King County, Washington, protects water quality and prevents water pollution by providing wastewater treatment to 17 cities and 17 local sewer utilities. The county's Wastewater Treatment Division serves about 1.5 million people, including most urban areas of King County and parts of south Snohomish County and northeast Pierce County. More about our system and facilities.
The RainWise program provides rebates that cover most or all of the cost of installing cisterns and rain gardens on your property. To receive a rebate, you must live in an eligible combined sewer overflow basin.
Saltwater Beach Odors: noxious odors from decaying sea lettuce and other seaweeds can be similar to sewer odors. Learn more (external link, Dept. of Ecology).
What do you know about jobs related to clean water and sanitation? Watch these short videos and learn about the role of laboratory specialists, operations staff, and maintenance staff in protecting human health and the environment every day.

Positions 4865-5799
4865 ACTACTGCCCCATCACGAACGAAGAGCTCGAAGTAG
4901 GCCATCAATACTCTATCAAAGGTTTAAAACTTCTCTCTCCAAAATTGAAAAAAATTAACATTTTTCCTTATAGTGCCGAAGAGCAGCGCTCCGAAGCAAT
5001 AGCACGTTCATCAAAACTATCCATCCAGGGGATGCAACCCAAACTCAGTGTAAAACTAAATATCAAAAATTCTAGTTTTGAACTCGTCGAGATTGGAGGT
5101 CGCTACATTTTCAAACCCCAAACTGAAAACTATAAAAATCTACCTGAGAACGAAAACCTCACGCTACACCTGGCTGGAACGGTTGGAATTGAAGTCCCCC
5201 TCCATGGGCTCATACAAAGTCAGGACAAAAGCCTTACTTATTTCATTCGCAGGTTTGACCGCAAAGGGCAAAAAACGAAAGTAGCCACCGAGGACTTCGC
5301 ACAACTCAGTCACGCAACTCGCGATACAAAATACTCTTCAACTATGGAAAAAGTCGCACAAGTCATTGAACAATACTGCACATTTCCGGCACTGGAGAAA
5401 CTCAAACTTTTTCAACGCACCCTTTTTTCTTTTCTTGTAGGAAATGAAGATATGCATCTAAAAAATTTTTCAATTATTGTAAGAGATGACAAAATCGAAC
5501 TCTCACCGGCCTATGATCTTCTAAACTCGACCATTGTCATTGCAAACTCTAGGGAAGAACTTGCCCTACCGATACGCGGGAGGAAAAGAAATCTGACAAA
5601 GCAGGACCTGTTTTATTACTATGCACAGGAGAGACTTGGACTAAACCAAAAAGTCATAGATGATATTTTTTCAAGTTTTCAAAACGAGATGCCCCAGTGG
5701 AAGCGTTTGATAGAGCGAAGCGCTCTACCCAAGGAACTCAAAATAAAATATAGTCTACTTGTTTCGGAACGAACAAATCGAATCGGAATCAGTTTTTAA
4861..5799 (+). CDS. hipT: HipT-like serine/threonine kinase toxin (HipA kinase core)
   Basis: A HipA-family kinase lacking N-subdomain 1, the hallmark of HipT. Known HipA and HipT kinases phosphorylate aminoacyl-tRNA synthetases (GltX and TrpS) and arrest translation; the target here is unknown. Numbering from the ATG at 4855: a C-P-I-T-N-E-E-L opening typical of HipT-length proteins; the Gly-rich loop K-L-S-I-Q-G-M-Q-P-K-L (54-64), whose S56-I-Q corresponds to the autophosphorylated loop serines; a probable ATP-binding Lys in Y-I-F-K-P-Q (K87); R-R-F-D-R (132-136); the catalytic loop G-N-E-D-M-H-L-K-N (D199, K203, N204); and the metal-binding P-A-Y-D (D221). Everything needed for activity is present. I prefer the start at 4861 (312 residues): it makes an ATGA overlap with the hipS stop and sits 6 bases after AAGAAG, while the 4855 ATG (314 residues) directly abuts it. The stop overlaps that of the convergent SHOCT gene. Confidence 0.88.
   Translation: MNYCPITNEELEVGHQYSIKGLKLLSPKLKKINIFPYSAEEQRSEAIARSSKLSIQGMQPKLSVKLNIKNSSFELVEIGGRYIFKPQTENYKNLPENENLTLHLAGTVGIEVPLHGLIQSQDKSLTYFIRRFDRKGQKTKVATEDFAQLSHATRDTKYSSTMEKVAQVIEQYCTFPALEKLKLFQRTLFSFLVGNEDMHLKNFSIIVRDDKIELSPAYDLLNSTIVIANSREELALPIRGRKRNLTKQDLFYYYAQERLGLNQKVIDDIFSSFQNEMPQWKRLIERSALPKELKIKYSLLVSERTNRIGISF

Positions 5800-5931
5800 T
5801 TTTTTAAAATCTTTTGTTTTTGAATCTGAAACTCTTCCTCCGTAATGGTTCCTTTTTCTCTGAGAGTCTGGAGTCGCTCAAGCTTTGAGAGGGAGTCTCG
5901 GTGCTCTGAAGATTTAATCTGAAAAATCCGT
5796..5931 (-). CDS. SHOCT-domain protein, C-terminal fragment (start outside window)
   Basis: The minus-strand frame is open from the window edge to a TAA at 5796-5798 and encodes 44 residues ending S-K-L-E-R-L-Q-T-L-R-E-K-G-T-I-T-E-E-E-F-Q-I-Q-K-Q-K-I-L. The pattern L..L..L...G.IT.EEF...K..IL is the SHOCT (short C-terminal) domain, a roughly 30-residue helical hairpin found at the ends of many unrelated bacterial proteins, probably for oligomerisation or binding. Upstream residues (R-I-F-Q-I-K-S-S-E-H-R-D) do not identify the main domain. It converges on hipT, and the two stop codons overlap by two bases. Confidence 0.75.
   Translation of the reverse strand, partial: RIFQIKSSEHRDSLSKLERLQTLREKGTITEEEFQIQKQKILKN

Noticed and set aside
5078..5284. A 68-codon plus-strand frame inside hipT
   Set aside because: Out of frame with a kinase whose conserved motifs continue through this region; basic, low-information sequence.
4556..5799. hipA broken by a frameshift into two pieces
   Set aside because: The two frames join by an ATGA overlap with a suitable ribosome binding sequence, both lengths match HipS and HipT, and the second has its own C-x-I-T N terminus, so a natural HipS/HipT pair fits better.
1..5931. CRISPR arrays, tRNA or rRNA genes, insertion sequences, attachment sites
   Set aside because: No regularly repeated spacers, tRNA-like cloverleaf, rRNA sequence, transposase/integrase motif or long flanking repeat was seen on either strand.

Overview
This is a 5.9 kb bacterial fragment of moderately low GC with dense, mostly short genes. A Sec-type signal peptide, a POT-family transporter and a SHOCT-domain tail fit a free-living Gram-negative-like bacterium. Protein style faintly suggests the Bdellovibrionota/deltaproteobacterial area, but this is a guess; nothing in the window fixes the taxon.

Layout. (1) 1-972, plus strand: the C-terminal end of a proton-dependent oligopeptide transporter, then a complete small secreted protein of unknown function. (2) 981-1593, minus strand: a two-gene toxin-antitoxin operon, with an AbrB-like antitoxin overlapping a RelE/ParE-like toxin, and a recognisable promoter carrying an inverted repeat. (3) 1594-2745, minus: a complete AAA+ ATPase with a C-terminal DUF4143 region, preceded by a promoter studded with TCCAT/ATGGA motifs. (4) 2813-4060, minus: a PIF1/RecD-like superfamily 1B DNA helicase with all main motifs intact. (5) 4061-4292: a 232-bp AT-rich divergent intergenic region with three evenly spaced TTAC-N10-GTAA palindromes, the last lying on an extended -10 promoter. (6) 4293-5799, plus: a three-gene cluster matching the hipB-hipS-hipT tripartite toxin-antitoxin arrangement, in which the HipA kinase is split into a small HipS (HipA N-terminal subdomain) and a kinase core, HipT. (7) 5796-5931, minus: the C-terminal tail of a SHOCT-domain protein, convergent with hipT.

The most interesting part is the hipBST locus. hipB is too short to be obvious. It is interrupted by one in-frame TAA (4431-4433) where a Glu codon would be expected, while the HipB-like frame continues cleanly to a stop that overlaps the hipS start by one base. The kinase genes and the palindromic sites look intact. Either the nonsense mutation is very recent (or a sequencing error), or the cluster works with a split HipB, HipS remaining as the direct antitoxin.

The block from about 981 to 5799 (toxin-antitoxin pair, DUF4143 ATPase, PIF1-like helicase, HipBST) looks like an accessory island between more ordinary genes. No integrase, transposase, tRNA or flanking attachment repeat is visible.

This is flushing awesome, a catchy video about what you can do to protect our beautiful Puget Sound by keeping wipes and trash of all kinds out of the toilet.
What is a wastewater pump station and how does it work? King County celebrates the completion of the King County Kirkland Pump Station and its upgraded capacity to provide safe, reliable wastewater operations for the City of Kirkland's growing population.